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Archived: Thera South Midlands Good

The provider of this service changed - see new profile


Inspection carried out on 2 December 2016

During a routine inspection

This announced inspection was carried out between 22 November 2016 and 10 January 2017. Thera South Midlands is a domiciliary care service which provides personal care across the midland counties of Hertfordshire, Northamptonshire and parts of Leicestershire to people with learning disabilities who are living independently in their own accommodation. Some of these are shared tenancies with other people who also receive personal care and support from Thera South Midlands, and others are single tenancies. Prior to the inspection the provider informed us that they were providing services to 56 people receiving personal care. Staff work in small teams and provide personal care and support to people into a single or a small number of properties in these geographical areas.

The service had a registered manager in place at the time of our inspection. A registered manager is a person who has registered with the Care Quality Commission to manage the service. Like registered providers, they are ‘registered persons’. Registered persons have legal responsibility for meeting the requirements in the Health and Social Care Act 2008 and associated Regulations about how the service is run.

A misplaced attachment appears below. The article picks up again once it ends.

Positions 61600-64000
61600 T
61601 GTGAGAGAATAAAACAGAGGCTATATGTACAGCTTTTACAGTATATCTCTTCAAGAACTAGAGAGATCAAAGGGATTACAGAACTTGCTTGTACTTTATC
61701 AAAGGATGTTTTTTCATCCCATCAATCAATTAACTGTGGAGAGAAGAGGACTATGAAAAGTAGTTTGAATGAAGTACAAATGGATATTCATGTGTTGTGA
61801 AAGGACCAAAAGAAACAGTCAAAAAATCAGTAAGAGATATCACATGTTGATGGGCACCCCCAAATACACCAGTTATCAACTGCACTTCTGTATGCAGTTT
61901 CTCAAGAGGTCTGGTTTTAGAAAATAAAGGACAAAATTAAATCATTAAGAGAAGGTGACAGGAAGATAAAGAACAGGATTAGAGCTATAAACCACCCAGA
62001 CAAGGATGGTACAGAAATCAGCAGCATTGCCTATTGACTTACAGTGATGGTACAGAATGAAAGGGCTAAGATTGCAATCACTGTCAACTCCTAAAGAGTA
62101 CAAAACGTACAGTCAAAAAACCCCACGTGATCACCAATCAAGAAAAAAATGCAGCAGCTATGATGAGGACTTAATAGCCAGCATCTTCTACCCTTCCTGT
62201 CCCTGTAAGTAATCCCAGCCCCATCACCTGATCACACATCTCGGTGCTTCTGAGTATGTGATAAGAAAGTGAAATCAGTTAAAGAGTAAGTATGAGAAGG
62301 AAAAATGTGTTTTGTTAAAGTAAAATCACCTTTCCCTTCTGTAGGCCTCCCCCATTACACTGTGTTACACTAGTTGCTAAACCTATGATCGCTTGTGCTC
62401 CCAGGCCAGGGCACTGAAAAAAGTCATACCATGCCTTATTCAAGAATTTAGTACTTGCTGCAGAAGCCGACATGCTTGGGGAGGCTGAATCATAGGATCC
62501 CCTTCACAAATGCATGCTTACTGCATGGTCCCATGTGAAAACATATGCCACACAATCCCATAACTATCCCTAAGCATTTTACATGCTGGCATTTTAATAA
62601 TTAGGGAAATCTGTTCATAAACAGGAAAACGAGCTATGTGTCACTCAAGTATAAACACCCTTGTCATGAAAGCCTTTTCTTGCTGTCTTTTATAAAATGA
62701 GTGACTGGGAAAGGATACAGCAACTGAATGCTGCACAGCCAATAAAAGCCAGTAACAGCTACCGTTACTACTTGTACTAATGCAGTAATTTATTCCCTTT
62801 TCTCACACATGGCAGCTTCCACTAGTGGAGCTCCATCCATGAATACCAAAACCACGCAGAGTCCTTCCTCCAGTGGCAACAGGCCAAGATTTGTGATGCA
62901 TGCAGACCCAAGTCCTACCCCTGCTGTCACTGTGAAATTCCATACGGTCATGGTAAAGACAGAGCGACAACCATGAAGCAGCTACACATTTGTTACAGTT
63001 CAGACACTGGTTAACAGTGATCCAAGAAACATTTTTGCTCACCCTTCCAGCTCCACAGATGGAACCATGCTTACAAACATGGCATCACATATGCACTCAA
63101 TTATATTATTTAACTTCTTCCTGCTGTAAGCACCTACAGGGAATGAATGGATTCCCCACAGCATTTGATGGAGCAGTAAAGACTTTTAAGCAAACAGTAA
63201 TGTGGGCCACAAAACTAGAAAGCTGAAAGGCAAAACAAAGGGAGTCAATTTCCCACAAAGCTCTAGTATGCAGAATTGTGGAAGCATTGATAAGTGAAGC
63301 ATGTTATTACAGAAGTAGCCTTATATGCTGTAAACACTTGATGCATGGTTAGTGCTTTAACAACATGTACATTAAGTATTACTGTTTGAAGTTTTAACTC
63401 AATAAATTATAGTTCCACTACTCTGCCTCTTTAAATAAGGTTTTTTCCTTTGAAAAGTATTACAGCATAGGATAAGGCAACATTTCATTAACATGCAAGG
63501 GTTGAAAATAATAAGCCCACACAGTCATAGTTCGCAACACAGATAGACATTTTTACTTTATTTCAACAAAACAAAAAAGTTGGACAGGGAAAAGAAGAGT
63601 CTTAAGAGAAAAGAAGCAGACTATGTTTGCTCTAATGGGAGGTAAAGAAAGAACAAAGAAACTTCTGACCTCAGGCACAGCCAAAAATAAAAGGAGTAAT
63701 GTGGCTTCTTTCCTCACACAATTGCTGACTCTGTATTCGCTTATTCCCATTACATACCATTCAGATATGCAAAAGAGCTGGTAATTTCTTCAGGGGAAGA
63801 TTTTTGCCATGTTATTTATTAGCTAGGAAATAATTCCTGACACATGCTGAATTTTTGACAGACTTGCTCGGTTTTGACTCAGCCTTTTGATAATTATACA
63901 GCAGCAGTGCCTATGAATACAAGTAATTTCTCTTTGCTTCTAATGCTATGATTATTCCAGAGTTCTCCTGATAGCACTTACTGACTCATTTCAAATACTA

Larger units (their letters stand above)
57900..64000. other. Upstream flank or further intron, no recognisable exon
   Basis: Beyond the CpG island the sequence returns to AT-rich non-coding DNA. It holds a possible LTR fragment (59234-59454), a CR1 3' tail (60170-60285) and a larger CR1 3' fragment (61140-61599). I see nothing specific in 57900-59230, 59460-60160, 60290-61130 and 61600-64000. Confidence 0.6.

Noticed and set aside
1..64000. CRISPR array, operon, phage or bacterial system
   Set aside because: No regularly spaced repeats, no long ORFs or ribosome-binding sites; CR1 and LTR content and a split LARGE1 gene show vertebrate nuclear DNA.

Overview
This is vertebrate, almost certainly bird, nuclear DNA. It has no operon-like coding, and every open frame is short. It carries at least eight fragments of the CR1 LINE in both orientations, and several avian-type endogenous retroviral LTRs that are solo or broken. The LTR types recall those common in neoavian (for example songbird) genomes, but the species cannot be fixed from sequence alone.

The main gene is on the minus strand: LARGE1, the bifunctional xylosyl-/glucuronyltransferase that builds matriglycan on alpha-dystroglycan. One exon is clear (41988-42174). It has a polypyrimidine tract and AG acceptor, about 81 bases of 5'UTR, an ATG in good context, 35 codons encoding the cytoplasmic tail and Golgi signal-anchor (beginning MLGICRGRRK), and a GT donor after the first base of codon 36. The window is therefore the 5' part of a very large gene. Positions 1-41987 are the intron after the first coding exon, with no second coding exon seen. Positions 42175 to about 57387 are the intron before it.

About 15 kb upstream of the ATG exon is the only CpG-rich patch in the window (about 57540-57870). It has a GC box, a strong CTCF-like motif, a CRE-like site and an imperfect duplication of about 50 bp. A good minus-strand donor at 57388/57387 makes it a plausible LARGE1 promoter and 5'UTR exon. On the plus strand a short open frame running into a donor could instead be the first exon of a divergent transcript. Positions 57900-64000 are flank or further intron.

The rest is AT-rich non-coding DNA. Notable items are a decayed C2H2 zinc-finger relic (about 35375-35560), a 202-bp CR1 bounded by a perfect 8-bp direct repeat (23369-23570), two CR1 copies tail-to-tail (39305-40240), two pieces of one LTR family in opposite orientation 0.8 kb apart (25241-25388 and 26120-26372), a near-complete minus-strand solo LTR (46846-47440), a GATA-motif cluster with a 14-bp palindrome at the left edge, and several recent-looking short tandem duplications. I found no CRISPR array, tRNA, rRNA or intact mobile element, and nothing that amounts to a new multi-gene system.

People were supported by staff who understood the risks people could face and knew how to make people feel safe. People were encouraged to be independent and risks were mitigated in the least restrictive way possible.

People were supported by consistent staff who they knew. People who required support to take their medicines received assistance to do so when this was needed.

People were provided with the care and support they wanted by staff who were trained and supported to do so. People’s human right to make decisions for themselves was respected and they provided consent to their care when needed. Where people were unable to do so the provider followed the Mental Capacity Act 2005 legal framework to make the least restrictive decisions in people’s best interest.

People were supported by staff who understood their health conditions and ensured they had sufficient to eat and drink to maintain their wellbeing.

People were treated with dignity and respect and their privacy was protected. Where possible people were involved in making decisions about their care and support.

People were able to influence the way their care and support was delivered and they could rely on this being provided as they wished. People were informed on how to express any issues or concerns they had so these could be investigated and acted upon.

People were supported by a service which was person centred and put their interests first. However the systems in place to monitor the quality of the service were not being followed so that improvements could be made when needed.